By Kayla Fleming via Macon County Times
On Thursday, February 16th, State Senator Mae Beavers held a town hall meeting at the Macon County Welcome Center. The purpose of Beavers’ meetings was to discuss Governor Bill Haslam’s proposed seven cent raise in the state gas tax.
“There is not enough information out there on the gas tax that is proposed,” said Senator Beavers. She began by mentioning other points of the proposal that would go into effect in addition to the gas tax. “First of all, it would cut business taxes for manufacturers, $113 million. It’ll cut the sales tax on groceries by half a percent, which is $55 million. It cuts the Hall income tax 1.5 percent this year.”
Beavers said the Hall income tax, which, according to the Tennessee Department of Revenue website, is a tax that “is imposed only on individuals and other entities receiving interest from bonds and notes and dividends from stock… (and) does not apply to the first $1,250 of income reported on each individual return or the first $2,500 of joint income reported on a jointly filed return,” is “not a fair one for (Haslam) to count in his plan” due to the fact that it is being phased out due to prior legislation.
In addition to increasing the “road user fee,” also referred to as a gas tax, by seven cents per gallon of gasoline, the proposal also increases the tax on diesel by twelve cents per gallon. Beavers explained that car registration fees would also increase under the proposal by $5 for “the average passenger vehicle,” it places a $100 annual fee on electric vehicles, and increases charges on vehicles using “alternative fuels.”
“It places a 3 percent charge on rental cars, so if you have a wreck and you have to go rent a car, it’s going to cost you more,” said Beavers. She continued that it “changes the open container law to allow TDOT flexibility to use $18 million in existing federal funds that, right now, are designated for other purposes.” Beavers explained that the passing of an open container law in the state would allow the Tennessee Department of Transportation to use the $18 million for roadwork.
Beavers also pointed out that the proposal would “index the fuel taxes to the Consumer Price Index to keep up with the rate of inflation.” She continued that the proposal would lead to “a tax increase without a vote of the legislature.”
Beavers added that, had the indexing started in 1989, the last time the gas tax was raised, “gas would be thirty-nine cents a gallon now, or a total of 57.4 cents per gallon in Tennessee if they had started indexing back then according to the Consumer Price Index,” she continues. “You can see what they’re doing, they’ll be able to raise gas taxes now on out, without a vote of the legislature.”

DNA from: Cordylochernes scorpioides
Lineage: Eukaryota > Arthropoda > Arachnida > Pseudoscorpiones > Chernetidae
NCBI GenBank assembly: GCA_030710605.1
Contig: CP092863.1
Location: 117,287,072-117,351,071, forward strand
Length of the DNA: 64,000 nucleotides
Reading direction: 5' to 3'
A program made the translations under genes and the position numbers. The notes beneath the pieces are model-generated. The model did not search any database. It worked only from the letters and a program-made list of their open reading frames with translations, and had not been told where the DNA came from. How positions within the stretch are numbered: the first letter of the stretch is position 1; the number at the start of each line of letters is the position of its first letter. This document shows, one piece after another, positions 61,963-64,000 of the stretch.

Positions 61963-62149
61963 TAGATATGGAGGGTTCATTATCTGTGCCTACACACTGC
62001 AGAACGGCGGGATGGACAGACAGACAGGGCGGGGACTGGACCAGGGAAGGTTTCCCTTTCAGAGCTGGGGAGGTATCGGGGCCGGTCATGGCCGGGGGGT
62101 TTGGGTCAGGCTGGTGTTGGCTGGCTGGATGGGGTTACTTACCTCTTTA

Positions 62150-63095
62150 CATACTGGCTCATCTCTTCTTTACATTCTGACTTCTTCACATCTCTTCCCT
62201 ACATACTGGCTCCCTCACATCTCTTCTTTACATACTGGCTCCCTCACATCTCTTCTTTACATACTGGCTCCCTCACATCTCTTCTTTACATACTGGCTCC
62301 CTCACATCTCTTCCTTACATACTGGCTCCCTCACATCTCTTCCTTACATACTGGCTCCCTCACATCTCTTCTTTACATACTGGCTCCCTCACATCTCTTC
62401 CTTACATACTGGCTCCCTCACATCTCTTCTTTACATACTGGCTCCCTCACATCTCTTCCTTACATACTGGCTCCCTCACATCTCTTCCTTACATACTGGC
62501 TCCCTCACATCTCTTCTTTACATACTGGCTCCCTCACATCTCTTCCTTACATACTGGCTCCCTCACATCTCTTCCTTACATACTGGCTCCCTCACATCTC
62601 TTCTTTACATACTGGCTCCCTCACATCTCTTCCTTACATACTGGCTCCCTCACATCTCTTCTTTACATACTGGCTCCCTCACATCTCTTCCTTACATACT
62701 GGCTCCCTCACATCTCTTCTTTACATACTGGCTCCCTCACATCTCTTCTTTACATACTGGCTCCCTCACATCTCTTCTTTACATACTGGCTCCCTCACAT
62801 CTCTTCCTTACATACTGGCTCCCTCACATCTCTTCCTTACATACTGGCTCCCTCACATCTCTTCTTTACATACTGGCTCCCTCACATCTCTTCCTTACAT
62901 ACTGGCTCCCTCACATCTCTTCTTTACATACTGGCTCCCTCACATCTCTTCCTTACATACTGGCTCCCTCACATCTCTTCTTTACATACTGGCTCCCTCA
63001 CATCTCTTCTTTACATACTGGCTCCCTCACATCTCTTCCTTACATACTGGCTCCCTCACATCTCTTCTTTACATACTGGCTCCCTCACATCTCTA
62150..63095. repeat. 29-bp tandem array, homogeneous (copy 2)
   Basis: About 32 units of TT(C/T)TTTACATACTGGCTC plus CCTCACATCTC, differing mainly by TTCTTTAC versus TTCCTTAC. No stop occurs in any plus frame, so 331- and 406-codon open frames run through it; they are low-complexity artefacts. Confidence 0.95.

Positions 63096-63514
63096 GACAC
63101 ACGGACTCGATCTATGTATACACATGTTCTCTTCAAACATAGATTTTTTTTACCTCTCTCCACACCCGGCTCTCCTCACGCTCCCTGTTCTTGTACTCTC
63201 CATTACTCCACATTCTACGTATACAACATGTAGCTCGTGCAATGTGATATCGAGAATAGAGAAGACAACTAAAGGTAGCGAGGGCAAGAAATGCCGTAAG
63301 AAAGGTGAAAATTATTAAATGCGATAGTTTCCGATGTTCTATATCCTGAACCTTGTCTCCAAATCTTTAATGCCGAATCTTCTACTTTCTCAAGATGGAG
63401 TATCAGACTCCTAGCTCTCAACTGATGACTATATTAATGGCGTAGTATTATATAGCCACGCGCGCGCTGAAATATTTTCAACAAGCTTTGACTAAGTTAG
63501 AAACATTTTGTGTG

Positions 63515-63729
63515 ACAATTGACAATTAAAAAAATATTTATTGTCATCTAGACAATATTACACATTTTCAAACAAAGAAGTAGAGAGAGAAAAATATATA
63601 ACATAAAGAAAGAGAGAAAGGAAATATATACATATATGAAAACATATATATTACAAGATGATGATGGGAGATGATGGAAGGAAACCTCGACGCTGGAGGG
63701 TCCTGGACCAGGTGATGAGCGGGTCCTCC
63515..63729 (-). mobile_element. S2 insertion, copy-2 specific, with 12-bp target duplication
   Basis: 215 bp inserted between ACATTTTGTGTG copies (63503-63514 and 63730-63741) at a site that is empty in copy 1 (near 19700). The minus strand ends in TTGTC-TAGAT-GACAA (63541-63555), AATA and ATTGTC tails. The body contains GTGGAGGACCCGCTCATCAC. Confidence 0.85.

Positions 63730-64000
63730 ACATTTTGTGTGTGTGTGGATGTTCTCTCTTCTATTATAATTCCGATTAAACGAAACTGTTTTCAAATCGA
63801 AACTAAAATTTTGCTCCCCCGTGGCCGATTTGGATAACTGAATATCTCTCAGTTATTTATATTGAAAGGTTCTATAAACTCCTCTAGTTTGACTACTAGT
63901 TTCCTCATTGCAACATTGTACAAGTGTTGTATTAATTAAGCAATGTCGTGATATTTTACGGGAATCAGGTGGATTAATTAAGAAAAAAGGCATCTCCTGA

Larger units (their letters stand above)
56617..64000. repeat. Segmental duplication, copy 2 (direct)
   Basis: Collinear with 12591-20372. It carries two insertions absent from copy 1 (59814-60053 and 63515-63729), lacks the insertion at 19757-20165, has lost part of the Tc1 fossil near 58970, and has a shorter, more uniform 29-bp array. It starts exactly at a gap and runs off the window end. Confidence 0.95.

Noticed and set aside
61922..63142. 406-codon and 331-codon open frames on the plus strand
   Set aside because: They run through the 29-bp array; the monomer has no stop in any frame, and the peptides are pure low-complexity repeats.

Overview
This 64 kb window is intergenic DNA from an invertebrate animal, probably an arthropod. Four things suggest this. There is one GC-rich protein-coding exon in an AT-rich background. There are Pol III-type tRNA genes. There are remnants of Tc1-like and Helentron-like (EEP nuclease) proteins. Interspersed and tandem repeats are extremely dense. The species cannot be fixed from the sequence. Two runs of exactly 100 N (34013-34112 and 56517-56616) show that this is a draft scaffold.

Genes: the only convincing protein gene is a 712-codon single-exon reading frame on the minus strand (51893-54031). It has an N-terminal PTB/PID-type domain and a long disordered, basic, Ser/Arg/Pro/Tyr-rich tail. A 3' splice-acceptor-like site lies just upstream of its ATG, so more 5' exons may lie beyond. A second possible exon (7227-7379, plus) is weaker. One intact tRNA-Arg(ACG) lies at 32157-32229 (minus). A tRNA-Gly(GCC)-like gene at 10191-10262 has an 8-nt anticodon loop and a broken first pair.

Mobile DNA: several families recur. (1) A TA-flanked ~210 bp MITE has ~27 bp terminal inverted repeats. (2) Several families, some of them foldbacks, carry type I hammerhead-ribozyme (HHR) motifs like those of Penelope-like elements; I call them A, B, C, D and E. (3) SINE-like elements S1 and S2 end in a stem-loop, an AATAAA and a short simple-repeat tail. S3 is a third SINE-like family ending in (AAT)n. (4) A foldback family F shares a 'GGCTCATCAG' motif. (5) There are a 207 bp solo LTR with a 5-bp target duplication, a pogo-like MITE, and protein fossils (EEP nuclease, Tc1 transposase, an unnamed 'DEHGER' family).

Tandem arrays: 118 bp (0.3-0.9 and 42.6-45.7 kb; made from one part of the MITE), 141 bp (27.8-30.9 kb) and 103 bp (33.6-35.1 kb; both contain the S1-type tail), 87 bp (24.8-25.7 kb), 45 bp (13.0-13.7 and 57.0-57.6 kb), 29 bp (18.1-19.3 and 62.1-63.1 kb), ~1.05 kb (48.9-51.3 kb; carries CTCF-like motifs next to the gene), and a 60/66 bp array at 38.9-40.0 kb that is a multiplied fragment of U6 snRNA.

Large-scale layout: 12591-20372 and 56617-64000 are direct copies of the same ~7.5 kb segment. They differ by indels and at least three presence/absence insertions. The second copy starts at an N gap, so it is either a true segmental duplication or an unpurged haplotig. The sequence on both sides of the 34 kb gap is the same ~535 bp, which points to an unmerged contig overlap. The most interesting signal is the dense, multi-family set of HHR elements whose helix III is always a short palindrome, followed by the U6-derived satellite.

“(The proposal) brings in 278 million new dollars to fund 962 transportation project across 95 counties with 52 percent of the projects going to urban areas and 48 percent to rural areas. It provides an additional $39 million for cities and $78 million for counties. It allows for municipalities, only if approved by the local voters through referendum, to impose a surcharge on their sales tax rate that will be solely dedicated to public transit projects,” Beavers noted that she believed public transportation is “what this has been about all along.”
Beavers said directly that she was against the Governor’s proposal, noting that other plans had been proposed, such as one by Representative David Hawk. She stated that, despite the percentage of tax coming off of groceries, Tennesseans would still be paying more.
Senator Beavers also invited Shawn Hatmaker with the non-profit group Americans for Prosperity to speak at the meeting. Hatmaker conceded that there was a “short fall” in TDOT’s budget, but that he believed the problem could be fixed without raising the gas tax.
“When I think of the government, they have a tendency to grab the lowest hanging fruit,” he said. “TDOT doesn’t have enough money so we have to raise the gas tax, but when you do your budget at home and when I do my budget at home, it requires thought… We have to use our brains, we can’t just say, ‘I want this so we have to raise this or spend it elsewhere,’ we have to think through the process and I don’t think they have done that with this plan.”
Hatmaker also added, “While they’re wanting to cut these taxes at the same time they’re raising them. Another point, this entire time they’ve claimed that its revenue neutral, but it’s not. The amount of taxes that it cuts does not equal the amount that it’s raising.”
Hatmaker also commented on the Governor’s inclusion of the Hall income tax in his plan saying, “The Hall income tax is going away no matter what the Governor does, period… The whole Hall income tax cut is completely disingenuous. No matter what he does, that tax is going away.” Hatmaker, like Senator Beavers, said he was against the plan, citing “a plethora of other plans out there that will get the job done. David Hawk has a plan that we support.”
In his conclusion, Hatmaker took issue with referring to the tax as a “user fee.” He explained a user fee as something that would affect only the people using the roads. He also gave the example of someone mowing their lawn or working their field with a tractor. “If you’re doing that, you’re not using the roads, but you’re paying the gas tax,” he said.
Jackson County citizen Anthony Horseman said that he felt the gas tax was a, “rural versus urban problem… It is metropolitan versus us country folk.”